Teaching Authentically – Allowing Students to Follow Their Passions

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I have blogged about this before, but felt it was important to revisit again.  When working on authentic projects, it is only authentic if the students are allowed to follow their own path with the project.  This can be a bit of a balancing act if the adult is trying to accomplish specific objectives and goals (as they should be).

This balance can be achieved through adult discourse and guidance.  For example, you introduce the topic of clouds, and you have a science goal of learning about cloud formation.  Your students may chose to continue to do an in depth and authentic project about cloud formation, or they may choose to follow a different path after they have learned the basics about how clouds form.  What happens when an airplane flies through a cloud?  What are the different types of clouds?  Do we have more clouds in warm or cold weather?  Do some areas of the Earth have more clouds?  Where are the best beaches with the fewest cloudy days? (Please let me know the answer to this one – I am a certified sun worshiper!)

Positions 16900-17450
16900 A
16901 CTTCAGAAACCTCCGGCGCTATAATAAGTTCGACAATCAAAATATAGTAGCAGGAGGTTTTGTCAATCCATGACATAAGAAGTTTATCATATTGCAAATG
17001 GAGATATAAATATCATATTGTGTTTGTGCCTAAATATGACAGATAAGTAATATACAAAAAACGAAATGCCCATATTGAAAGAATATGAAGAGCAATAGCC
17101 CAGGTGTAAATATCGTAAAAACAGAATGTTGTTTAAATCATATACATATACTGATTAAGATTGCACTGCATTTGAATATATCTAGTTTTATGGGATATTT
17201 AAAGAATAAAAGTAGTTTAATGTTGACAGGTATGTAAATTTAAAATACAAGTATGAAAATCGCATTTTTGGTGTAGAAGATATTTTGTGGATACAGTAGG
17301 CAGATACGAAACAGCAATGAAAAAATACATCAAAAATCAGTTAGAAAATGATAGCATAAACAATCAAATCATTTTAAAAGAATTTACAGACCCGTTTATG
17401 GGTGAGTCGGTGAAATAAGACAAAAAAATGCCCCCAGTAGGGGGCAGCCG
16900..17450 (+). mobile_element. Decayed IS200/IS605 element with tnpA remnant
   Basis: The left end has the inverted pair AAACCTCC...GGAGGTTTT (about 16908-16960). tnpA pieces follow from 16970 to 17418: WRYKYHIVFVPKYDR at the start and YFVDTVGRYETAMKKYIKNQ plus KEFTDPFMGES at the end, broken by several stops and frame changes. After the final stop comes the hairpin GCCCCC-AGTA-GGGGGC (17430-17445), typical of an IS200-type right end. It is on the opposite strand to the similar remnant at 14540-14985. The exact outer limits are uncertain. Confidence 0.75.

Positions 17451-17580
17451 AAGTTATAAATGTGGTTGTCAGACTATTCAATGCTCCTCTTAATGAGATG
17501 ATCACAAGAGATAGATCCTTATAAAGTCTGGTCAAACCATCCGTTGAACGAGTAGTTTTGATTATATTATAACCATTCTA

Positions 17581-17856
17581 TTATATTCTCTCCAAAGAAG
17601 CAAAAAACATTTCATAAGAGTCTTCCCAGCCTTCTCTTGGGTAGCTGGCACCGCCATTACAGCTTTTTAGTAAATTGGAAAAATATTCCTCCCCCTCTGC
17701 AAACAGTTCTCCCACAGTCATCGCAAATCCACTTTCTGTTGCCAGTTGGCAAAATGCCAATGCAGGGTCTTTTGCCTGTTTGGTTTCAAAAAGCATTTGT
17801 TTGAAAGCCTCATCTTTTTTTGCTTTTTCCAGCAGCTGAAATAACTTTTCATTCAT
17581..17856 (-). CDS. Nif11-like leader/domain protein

NFL Football – is it more difficult to see the football in the air on cloudy days?  How do these clouds form?  And why do football players put black paint under their eyes? Do they need this paint on cloudy days?

Space – are there clouds on other planets?  How do they form – do we even know for sure how they form?

It can take some creative thinking, but the challenge can actually be fun, and rewarding, when you figure out the “tie in.”  And if you are stumped, ask the kids!  Their ideas might not always be an obvious path to follow, but if it makes sense to them, and accomplishes your goals, that is even more authentic. Mission accomplished, and engagement has occurred.  And when students are engaged – they learn!